The Philippine Coast Guard (PCG) District of Palawan has been proactive in addressing the possible threat of the oil spill from the sunken MT Princess Empress carrying 800,000 liters of industrial fuel oil that sank off the coast of Naujan, Oriental Mindoro, 275 miles from Palawan.
The general public, especially local residents in Palawan may not be very well aware of the negative impacts and effects caused by the sunken oil tanker in nearby province of Mindoro, but helping the oil spill to spread could be our significant contributions to help mitigate its destructive impacts, therefore, preventing ecological disaster and looming health threats.
A week after the vessel sank, the PCG already deployed improvised oil spill booms and other floating barriers in an effort to prevent it from damaging and causing threats to our coastal areas and the local residents. They predicted that if the oil spill fails to be contained it may reach the coastal areas of Araceli, Dumaran, and Cuyo. The PCG also said that residents of Cuyo has been very ingenious by using coconut husks locally known as bunot in removing oil from seawater.
Mindoro island, and its nearby areas are considered as the most affected in this oil spill. But despite that, being an island province close to Mindoro, we should at least be proactive by educating our local residents on how to deal with oil spills.
Oil spill brooms, floating devises are considered as effective and our government already deployed these in strategic areas in Palawan.
Our government agencies should consider the fact that the oil spill has its long term effect to the coastal and marine ecosystem.
One of the steps that needs to take into account as one of the solution, is bioremediation. It is the method of the use of specific microorganisms to remove any toxic or harmful substances. In some areas, they are introducing natural occurring microbes in order to heal contaminated coastal areas like Japan that initiated in 2008 a throwing of Effective Microorganism (EM) mudballs and putting in activated EM into bodies of water during Marine Day celebration which Dr. Teruo Higa in Okinawa, is its brainchild.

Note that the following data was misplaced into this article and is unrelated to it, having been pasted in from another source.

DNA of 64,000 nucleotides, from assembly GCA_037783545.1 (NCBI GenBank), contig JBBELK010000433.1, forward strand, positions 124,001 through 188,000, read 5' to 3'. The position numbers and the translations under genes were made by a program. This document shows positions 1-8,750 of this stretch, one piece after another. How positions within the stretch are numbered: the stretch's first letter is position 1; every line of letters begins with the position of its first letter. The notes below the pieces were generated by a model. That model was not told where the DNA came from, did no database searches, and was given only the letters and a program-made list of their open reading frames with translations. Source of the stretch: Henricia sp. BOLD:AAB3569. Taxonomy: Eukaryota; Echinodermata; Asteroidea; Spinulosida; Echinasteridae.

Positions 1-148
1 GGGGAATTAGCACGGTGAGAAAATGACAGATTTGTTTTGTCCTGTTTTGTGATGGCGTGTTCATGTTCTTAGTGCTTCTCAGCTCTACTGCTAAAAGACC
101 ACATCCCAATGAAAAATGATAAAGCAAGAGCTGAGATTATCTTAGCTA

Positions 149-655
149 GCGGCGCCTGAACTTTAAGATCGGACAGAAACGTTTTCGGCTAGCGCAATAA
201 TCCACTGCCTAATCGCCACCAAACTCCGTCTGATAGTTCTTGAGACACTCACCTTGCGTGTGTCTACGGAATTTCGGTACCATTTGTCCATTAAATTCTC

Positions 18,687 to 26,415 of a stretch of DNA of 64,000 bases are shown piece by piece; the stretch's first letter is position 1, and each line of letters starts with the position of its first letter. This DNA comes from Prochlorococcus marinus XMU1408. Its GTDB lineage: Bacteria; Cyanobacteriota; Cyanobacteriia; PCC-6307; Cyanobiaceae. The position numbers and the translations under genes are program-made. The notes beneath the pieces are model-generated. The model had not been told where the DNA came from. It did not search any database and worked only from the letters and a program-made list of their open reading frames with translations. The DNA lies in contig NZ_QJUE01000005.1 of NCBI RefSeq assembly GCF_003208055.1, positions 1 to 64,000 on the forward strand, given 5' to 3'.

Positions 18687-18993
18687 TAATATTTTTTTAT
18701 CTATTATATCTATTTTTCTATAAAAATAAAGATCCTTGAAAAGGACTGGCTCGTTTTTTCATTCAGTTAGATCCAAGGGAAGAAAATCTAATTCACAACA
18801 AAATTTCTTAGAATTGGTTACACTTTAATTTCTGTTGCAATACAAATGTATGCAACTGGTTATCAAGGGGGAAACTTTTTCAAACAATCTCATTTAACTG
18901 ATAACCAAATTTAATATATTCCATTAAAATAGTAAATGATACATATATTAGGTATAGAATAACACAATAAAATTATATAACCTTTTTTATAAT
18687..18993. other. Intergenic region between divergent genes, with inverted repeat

The studies showed that Tokyo Bay dramatically changed when they put 2,000 tons to 3,000 tons of activated EM in an effort to purify the sea.
This same technology was adopted in Puerto Princesa City through EM mudballs throwing in the city’s baywalk and within Puerto Princesa Bay. The Office of the City has been conducting this activity, as part of its regular activities in an effort to clean our bay, water bodies and coastal areas.
The natural recovery is considered as the simplest method of addressing oil spill and definitely the most cost-effective method. Constant and close monitoring is needed in this activity to ensure that the oil spill’s destructive impacts and effects to the marine ecosystem and coastal areas have dwindled.